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pack(1)								       pack(1)

       pack, pcat, unpack - Compresses and expands files

       pack [-f] [-] file[.z]...

       unpack file[.z]...

       pcat file[.z]...

       Interfaces  documented on this reference page conform to industry stan‐
       dards as follows:

       pack: XCU5.0

       pcat:  XCU5.0

       unpack:	XCU5.0

       Refer to the standards(5) reference page	 for  more  information	 about
       industry standards and associated tags.

       Displays	 statistics  about  the input files. The statistics are calcu‐
       lated from a Huffman minimum redundancy code tree built on  a  byte-by-
       byte  basis.   Repeating	 the - (dash) on the command line toggles this
       function.  Forces compaction of input files.


       These options are applicable to the pack command only.

       A pathname of a file to be compressed or uncompressed.

	      If the suffix is included on the pack command, pack searches for
	      files  without  that suffix.  If the suffix is not included, the
	      files created have the original name with appended.

	      If the suffix is included on a pcat or unpack command, the  com‐
	      mand  processes  files  with  that  name.	  If the suffix is not
	      included, the command appends to the file name.

	      Files created by the unpack command will not have the suffix.

   The pack command
       The pack command stores the specified file in a compressed  form.   The
       input  file  is	replaced by a packed file with a name derived from the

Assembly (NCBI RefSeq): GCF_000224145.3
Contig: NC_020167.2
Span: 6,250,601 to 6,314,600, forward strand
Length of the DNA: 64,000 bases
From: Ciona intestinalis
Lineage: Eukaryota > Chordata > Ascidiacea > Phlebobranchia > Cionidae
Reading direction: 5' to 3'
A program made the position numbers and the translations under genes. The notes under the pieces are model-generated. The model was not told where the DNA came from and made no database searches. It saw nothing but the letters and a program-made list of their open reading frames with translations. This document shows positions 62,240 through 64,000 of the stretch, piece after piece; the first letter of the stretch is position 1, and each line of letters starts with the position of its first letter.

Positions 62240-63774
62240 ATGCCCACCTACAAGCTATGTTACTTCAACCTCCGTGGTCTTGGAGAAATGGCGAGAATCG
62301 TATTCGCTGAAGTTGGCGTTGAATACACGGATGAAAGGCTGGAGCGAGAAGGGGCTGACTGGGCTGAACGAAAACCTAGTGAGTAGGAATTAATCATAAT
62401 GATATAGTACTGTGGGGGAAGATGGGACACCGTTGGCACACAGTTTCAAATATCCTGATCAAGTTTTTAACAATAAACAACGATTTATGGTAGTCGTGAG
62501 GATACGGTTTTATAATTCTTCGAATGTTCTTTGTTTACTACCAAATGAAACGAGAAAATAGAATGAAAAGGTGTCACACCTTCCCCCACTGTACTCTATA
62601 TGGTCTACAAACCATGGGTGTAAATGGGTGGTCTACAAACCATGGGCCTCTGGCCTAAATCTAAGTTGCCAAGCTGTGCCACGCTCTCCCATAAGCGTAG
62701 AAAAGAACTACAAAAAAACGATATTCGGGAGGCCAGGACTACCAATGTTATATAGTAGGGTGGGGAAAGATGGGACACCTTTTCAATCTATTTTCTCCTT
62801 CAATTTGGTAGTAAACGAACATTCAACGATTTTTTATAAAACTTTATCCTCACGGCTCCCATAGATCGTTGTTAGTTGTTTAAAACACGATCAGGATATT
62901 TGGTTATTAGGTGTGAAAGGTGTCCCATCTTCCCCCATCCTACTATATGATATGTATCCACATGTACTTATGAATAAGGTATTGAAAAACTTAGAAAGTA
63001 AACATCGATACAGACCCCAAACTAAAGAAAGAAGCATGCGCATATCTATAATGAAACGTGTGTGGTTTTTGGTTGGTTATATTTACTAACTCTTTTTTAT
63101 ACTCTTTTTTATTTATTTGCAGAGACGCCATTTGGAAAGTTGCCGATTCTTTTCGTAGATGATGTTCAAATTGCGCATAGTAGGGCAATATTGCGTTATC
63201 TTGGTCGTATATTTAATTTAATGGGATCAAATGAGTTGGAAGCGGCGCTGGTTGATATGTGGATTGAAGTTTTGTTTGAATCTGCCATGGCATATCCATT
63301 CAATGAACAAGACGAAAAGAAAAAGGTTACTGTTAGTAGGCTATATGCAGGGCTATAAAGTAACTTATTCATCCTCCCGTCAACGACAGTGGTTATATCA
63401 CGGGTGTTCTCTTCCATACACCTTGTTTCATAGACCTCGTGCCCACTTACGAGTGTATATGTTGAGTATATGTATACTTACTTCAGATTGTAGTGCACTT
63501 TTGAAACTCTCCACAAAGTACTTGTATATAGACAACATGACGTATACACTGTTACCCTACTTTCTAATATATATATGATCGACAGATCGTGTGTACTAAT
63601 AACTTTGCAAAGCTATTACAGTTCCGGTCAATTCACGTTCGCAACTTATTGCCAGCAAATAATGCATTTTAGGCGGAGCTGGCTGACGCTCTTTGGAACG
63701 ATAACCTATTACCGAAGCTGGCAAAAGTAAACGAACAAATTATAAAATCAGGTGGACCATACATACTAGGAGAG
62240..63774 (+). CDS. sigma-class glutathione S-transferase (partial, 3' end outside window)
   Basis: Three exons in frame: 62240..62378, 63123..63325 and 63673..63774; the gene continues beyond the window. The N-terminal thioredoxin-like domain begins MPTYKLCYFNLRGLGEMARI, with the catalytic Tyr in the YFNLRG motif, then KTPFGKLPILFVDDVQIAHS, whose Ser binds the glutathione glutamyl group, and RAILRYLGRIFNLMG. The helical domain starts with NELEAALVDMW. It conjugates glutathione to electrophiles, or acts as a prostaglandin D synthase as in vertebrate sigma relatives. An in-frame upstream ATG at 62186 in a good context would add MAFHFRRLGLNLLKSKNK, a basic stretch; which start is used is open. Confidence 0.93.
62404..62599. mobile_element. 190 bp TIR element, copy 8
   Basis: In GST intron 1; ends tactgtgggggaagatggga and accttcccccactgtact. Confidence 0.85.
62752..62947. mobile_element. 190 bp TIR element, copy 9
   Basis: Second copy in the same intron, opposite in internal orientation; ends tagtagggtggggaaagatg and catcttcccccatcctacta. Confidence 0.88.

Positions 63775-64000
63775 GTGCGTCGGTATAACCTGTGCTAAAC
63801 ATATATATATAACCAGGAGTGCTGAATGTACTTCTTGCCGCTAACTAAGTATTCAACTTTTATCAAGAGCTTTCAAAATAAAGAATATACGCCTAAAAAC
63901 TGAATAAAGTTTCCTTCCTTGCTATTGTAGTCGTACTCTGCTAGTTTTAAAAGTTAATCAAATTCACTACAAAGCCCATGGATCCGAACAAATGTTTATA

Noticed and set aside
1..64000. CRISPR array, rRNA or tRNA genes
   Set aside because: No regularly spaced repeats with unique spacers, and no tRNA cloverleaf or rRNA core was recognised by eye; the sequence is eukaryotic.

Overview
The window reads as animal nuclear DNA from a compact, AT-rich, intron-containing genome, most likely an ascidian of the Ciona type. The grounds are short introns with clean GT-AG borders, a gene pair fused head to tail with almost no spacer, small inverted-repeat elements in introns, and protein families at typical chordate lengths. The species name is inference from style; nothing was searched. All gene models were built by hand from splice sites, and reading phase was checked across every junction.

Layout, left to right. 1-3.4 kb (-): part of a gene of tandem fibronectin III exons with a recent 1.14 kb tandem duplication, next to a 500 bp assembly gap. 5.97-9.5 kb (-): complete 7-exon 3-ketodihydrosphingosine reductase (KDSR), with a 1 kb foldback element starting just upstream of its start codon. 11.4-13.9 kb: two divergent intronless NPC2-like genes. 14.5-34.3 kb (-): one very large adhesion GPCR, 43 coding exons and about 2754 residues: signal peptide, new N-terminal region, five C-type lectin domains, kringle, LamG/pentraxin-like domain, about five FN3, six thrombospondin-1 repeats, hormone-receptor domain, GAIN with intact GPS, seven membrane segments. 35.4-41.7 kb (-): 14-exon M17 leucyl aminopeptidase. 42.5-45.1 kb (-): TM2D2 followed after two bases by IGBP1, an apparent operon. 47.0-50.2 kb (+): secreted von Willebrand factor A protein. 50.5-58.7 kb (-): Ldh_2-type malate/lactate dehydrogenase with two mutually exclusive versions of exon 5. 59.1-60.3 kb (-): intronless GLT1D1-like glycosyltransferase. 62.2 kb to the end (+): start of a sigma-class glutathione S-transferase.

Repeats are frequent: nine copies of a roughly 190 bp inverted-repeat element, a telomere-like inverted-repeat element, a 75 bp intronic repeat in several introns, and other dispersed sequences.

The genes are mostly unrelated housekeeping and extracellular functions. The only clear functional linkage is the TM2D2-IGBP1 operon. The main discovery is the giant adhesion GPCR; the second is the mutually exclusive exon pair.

original file name (file.z), with the ownership, modes, access time and
       modification  time  of  the  original  file  preserved, if the invoking
       process has appropriate privileges.

       Directories cannot be compressed.

       If pack cannot create a smaller file, it stops processing  and  reports
       that  it	 is  unable  to	 save space, unless you specify the -f option.
       (The -f option forces packing to occur even if the files cannot benefit
       from  packing.)	 A  failure to save space generally happens with small
       files or files with uniform character distribution.

       The amount of space saved depends on the size of the input file and the
       character  frequency  distribution.   Because a decoding tree forms the
       first part of each file, you will generally not be able to  save	 space
       with  files  smaller  than  three  blocks.   Typically,	text files are
       reduced 25 to 40 percent.

       Object files, which use a larger character set and have a more  uniform
       distribution  of	 characters,  show  only  a  10 percent reduction when

       The exit value of the pack command is the number of files that it could